|Directed by:||Thomas McCarthy|
|Written by:||Thomas McCarthy|
|Starring:||Peter Dinklage, Patricia Clarkson, Bobby Cannavale, Michelle Williams, Raven Goodwin|
|Released:||February 5, 2004|
The Sundance Film Festival is the showcase of independent cinema in America. If I listed some of the recent award winners from this festival you would probably tune out with a blank look on your face. Budding filmmakers churn out their small films on shoe-string budgets in the hope of success. Executives and scouts from the big-name studios attend the festival each year and will buy those films they think show promise to release as their own. This isn’t some noble gesture by Hollywood to reward independent cinema. The studios are interested largely in profit and pick up cheap Sundance “bargains” to reap a few million dollars in cinemas across the country. The most famous example would have to be The Blair Witch Project which Artisan Entertainment purchased at the 1999 festival and then beautifully marketed to a total U.S. gross of over $140m.
Sundance is held every January and the 2004 has just been and gone. Critics from the States have already detailed in their columns those films they think have a chance at making it to cinemas. It’s not usually a long list. There are a lot of great films but great isn’t usually good enough. Only a handful of Sundance films each year will find financial success.
At the 2003 Sundance Film Festival, the critics honoured as their top choices – Capturing The Friedmans and American Splendor. The later screened in Australia last September (and if you didn’t see it then you really did miss out). Capturing The Friedmans will open here in the coming months. But critics aren’t always right so there’s also an Audience Award judged by each member of the general public who attends a film at the Festival. Last year their winners were… Whale Rider (the New Zealand film loved by most everyone who has seen it) and… The Station Agent.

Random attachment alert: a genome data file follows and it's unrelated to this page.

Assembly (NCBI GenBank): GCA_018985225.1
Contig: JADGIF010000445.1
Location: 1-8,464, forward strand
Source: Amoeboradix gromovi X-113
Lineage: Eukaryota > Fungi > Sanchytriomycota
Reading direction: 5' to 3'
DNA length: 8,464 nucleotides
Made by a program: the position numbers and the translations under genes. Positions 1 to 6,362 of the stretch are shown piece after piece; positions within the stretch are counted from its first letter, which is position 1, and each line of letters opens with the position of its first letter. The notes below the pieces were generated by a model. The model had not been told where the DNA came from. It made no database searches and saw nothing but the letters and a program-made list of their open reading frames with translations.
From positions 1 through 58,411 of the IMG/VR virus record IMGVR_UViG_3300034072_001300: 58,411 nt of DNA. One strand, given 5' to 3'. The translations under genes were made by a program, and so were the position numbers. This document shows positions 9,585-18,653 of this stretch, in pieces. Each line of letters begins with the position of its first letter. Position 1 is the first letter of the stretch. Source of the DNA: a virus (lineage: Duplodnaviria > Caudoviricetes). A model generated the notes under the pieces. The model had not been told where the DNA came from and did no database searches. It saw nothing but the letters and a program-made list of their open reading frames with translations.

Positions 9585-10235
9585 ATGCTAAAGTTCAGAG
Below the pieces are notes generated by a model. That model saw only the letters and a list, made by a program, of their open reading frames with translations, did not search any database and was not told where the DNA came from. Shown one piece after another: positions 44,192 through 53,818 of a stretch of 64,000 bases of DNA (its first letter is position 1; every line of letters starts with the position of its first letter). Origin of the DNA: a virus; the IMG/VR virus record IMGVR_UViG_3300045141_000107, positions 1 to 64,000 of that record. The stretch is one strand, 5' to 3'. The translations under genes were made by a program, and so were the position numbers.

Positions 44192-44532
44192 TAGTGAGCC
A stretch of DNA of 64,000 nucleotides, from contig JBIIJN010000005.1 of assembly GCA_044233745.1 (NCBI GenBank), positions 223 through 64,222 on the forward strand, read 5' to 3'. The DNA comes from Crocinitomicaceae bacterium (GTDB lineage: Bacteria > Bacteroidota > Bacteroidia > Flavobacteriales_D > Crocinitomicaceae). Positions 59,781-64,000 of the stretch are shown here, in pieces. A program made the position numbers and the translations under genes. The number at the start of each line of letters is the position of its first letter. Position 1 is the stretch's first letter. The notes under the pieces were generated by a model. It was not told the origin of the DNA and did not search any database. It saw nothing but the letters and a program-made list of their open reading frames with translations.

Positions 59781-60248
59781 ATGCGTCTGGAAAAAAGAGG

It’s a simple, elegant story about three people needing friendship but who aren’t necessarily looking for it. Finbar McBride (Dinklage) is a 4’6” dwarf who has inherited a deserted train station in a small desolate New Jersey town. Finn has always been fascinated by trains and moves there to escape the bigger city. He likes to keep to himself and you sense he is sick of people staring and laughing at him in the street.
On his first day at his new home he meets two people who he will soon get to know. Joe Oramas (Cannavale) operates a small hotdog and coffee van. He is running the business for his father who is ill. Olivia Harris (Clarkson) lives alone in town and is still coming to grips with the separation from her husband and the death of her only son.
I was touched in places by Thomas McCarthy’s screenplay and I can see why the film has found such high appeal from audiences. At the Screen Actors’ Guild Awards in America, their acting peers have considered Dinklage and Clarkson worthy of nominations and yes, they do deserve them. Dinklage is great in a softly spoken role but Clarkson almost steals the show with her trouble character. As a footnote, the entire cast has been nominated for best ensemble at the Guild Awards alongside In America, The Return Of The King, Mystic River and Seabiscuit. That means something.